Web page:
@ferruz_noelia @JTroyLittleton You're not an American, are you?? (University-provided daycare at my university cos… https://t.co/HuMUFJBiGL— la.donna.pietra (@la.donna.pietra)1620494526.0
Like many "feel good" stories of individuals stepping up to fill a hole where a social safety net should be, professor Littleton's post almost seems a bit sad in light of these comments. It would be great if we could structure our systems to be more family-friendly as a matter of policy. At the same time, his offering a way for his student to continue her studies while taking care of her baby illustrates a sense of understanding and compassion our society needs more of.
Thank you, professor Littleton, for serving as an example and opening people's minds to what is possible.
The global eradication of smallpox in 1980 is one of international public health's greatest successes. But in 1966, seven years after the World Health Organization announced a plan to rid the world of the disease, smallpox was still widespread. The culprits? A lack of funds, personnel and vaccine supply.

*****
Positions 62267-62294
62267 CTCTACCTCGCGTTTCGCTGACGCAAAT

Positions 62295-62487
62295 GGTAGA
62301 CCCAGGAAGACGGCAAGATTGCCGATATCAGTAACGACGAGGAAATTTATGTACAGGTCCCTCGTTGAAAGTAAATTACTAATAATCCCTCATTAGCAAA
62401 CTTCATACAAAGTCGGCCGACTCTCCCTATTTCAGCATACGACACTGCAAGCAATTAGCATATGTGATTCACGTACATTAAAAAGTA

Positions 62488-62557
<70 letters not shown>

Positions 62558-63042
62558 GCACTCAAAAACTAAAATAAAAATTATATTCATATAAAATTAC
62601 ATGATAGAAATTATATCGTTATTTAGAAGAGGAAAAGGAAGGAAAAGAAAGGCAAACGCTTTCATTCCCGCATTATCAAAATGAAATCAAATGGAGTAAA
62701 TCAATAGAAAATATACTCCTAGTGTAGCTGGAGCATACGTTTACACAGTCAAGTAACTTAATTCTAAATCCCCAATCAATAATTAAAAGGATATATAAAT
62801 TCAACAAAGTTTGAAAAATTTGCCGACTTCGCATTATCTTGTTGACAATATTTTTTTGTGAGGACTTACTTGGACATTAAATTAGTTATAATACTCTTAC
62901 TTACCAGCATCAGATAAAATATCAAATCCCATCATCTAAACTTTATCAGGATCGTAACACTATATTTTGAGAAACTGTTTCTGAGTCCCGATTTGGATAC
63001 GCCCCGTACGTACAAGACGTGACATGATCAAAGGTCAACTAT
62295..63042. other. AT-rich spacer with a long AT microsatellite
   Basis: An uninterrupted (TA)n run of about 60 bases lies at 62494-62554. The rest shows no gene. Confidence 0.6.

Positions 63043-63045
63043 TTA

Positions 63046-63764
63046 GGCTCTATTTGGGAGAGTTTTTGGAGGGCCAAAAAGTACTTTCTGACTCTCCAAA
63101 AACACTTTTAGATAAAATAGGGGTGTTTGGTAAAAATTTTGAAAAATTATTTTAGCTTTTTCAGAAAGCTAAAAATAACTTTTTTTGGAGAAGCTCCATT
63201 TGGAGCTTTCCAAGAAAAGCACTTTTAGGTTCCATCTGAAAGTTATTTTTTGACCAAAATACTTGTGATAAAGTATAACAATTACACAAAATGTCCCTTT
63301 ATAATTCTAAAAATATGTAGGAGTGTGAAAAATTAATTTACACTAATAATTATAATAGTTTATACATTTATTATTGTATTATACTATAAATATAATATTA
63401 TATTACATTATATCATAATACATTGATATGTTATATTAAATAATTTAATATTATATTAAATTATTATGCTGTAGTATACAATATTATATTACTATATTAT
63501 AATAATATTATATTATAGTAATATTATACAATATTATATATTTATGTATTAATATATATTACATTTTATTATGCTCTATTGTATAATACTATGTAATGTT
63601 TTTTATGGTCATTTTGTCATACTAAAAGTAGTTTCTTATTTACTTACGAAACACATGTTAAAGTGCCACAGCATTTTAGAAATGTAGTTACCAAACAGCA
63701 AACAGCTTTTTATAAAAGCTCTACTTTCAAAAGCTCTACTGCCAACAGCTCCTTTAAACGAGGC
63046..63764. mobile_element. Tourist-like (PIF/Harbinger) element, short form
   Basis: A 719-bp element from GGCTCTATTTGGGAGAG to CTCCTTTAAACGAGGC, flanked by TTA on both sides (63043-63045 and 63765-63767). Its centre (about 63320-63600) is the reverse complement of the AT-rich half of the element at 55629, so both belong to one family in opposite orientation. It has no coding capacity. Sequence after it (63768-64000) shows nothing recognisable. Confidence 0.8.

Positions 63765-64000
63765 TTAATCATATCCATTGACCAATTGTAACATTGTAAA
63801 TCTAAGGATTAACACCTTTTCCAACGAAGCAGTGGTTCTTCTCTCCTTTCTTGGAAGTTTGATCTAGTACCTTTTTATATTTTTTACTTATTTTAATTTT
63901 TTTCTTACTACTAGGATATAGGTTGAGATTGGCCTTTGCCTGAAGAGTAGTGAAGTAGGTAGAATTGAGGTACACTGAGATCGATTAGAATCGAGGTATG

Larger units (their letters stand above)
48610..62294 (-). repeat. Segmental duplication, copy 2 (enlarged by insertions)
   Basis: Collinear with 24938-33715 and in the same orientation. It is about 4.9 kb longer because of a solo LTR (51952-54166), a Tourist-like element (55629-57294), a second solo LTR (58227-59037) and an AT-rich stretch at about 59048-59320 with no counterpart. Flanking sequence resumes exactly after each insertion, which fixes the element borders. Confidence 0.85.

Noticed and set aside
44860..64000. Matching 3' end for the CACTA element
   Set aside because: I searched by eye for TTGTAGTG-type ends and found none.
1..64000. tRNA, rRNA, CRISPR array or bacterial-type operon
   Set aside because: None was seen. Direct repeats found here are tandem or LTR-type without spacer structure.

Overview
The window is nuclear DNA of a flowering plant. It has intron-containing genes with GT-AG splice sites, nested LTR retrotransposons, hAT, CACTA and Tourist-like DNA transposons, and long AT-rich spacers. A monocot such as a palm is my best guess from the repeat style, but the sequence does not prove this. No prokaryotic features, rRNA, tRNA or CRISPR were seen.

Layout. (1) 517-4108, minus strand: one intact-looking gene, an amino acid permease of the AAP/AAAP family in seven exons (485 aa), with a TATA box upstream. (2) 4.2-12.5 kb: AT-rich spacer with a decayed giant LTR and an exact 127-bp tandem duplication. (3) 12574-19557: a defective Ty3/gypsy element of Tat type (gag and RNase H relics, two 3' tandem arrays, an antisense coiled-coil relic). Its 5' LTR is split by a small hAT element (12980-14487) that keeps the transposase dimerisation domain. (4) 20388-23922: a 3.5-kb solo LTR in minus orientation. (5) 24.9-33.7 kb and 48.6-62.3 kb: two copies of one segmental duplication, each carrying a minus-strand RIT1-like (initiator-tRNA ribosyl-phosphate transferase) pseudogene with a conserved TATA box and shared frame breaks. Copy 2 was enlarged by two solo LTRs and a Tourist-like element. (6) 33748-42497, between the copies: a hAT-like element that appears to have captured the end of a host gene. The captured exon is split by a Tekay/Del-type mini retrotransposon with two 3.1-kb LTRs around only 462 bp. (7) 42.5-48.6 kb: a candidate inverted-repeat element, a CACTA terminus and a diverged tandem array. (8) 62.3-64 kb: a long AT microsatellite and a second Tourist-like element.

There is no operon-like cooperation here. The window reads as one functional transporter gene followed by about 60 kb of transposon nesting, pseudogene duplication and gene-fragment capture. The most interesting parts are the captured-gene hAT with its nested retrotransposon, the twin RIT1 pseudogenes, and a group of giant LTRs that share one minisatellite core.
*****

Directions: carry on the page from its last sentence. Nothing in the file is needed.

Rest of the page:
Meanwhile, outbreaks across South America, Africa, and Asia continued, as the highly contagious virus continued to kill three out of every 10 people who caught it, while leaving many survivors disfigured. It took a renewed commitment of resources from wealthy nations to fulfill the promise made in 1959.
Forty-one years later, although we face a different virus, the potential for vast destruction is just as great, and the challenges of funding, personnel and supply are still with us, along with last-mile distribution. Today, while 30% of the U.S. population is fully vaccinated, with numbers rising every day, there is an overwhelming gap between wealthy countries and the rest of the world. It's becoming evident that the impact on the countries getting left behind will eventually boomerang back to affect us all.
Photo by ismail mohamed - SoviLe on Unsplash
The international nonprofit
CARE recently released a policy paper that lays out the case for U.S. investment in a worldwide vaccination campaign. Founded 75 years ago, CARE works in over 100 countries and reaches more than 90 million people around the world through multiple humanitarian aid programs. Of note is the organization's worldwide reputation for its unshakeable commitment to the dignity of people; they're known for working hand-in-hand with communities and hold themselves to a high standard of accountability.